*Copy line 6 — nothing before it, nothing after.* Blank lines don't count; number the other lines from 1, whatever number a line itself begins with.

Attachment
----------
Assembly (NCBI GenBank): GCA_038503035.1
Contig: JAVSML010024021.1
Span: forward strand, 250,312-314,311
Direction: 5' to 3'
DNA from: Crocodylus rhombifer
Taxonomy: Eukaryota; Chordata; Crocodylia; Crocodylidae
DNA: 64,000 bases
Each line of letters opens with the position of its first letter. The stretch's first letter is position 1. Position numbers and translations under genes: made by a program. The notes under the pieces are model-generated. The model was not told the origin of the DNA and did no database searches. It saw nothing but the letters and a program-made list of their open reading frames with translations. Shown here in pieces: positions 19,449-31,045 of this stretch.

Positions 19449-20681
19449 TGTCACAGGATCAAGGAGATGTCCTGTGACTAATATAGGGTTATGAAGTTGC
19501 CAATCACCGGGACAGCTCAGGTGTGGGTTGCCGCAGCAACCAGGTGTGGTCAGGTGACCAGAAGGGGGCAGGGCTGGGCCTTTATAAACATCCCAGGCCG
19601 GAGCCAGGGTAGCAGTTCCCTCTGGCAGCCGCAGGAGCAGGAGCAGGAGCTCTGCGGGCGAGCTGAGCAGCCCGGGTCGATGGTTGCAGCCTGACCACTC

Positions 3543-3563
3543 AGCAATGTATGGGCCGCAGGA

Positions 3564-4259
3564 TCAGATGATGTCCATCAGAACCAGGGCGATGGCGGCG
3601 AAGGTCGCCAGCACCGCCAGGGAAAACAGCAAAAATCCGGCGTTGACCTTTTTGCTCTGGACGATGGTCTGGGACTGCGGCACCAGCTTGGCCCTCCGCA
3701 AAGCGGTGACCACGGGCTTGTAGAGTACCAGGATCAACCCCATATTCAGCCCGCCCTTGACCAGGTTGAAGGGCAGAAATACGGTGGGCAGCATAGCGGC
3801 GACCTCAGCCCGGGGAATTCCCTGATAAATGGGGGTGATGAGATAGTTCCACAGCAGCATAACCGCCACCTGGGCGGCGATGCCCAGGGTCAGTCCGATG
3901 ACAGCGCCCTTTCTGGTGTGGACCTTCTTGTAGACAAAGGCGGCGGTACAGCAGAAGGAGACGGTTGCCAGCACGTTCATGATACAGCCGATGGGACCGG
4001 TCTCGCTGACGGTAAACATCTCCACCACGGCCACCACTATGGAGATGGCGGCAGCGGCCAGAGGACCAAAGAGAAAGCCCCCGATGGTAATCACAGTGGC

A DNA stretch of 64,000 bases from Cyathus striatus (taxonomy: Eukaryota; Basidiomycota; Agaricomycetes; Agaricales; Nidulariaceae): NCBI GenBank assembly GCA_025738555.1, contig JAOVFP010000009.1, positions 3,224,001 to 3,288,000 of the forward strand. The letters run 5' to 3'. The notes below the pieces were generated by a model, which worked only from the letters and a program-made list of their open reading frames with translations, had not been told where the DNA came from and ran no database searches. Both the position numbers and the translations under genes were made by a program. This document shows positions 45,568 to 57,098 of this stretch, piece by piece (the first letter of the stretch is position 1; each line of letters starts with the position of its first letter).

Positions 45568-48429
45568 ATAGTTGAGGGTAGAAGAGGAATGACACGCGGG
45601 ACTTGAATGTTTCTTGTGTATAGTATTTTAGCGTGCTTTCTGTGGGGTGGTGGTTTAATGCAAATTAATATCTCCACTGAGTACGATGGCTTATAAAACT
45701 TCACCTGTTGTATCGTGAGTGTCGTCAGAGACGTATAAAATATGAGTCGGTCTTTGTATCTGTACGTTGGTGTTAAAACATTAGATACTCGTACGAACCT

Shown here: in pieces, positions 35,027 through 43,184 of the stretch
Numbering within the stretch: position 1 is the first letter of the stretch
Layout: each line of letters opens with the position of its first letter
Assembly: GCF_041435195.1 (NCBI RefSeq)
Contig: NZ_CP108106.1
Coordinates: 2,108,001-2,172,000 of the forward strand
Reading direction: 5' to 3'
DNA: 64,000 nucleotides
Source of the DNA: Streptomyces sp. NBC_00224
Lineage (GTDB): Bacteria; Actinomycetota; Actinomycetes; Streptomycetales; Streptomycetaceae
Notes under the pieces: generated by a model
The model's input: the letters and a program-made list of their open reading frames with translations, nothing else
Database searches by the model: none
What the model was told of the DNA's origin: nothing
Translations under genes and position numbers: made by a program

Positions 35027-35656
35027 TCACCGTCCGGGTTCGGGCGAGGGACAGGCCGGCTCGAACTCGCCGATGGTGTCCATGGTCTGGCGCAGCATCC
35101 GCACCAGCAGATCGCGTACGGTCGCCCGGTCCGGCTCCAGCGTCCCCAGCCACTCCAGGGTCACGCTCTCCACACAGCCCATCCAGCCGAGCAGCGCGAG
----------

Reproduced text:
Taxonomy: Eukaryota; Chordata; Crocodylia; Crocodylidae